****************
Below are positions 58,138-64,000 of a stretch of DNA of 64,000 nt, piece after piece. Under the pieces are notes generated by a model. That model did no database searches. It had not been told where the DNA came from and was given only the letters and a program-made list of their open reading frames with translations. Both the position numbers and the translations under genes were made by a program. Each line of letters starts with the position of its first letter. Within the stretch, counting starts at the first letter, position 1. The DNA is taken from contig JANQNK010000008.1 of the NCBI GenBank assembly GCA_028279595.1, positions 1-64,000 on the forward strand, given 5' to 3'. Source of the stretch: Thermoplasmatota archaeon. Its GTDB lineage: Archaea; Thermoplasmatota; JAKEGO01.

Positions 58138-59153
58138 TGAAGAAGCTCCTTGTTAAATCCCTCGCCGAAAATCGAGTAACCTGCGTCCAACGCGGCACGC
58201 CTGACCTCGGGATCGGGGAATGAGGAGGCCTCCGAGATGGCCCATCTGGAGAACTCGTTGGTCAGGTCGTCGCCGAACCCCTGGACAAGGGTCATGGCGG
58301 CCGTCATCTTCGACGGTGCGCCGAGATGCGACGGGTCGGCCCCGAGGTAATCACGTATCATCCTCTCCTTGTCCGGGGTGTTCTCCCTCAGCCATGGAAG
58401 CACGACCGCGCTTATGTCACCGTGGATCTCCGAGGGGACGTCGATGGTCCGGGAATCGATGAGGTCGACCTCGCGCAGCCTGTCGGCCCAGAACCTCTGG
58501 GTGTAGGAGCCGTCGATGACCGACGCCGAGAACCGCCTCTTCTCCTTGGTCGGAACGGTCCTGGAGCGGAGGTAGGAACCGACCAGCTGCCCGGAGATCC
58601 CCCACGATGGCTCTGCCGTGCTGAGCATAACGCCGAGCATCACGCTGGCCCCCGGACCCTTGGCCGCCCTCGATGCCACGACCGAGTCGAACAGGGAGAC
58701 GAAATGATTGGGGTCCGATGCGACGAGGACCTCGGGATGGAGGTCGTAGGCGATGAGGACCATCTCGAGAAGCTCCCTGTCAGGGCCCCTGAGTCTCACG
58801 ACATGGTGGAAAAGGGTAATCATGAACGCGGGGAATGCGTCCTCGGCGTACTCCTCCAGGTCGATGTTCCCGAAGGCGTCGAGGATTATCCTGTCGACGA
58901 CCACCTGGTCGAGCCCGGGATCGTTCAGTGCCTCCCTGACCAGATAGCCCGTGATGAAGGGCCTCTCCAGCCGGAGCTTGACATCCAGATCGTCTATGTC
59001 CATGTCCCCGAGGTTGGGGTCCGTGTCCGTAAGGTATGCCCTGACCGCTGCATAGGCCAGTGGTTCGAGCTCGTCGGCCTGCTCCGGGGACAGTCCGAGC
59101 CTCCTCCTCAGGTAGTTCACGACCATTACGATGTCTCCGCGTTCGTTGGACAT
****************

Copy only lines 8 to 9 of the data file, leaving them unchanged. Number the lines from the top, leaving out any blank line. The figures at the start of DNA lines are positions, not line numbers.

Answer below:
58601 CCCACGATGGCTCTGCCGTGCTGAGCATAACGCCGAGCATCACGCTGGCCCCCGGACCCTTGGCCGCCCTCGATGCCACGACCGAGTCGAACAGGGAGAC
58701 GAAATGATTGGGGTCCGATGCGACGAGGACCTCGGGATGGAGGTCGTAGGCGATGAGGACCATCTCGAGAAGCTCCCTGTCAGGGCCCCTGAGTCTCACG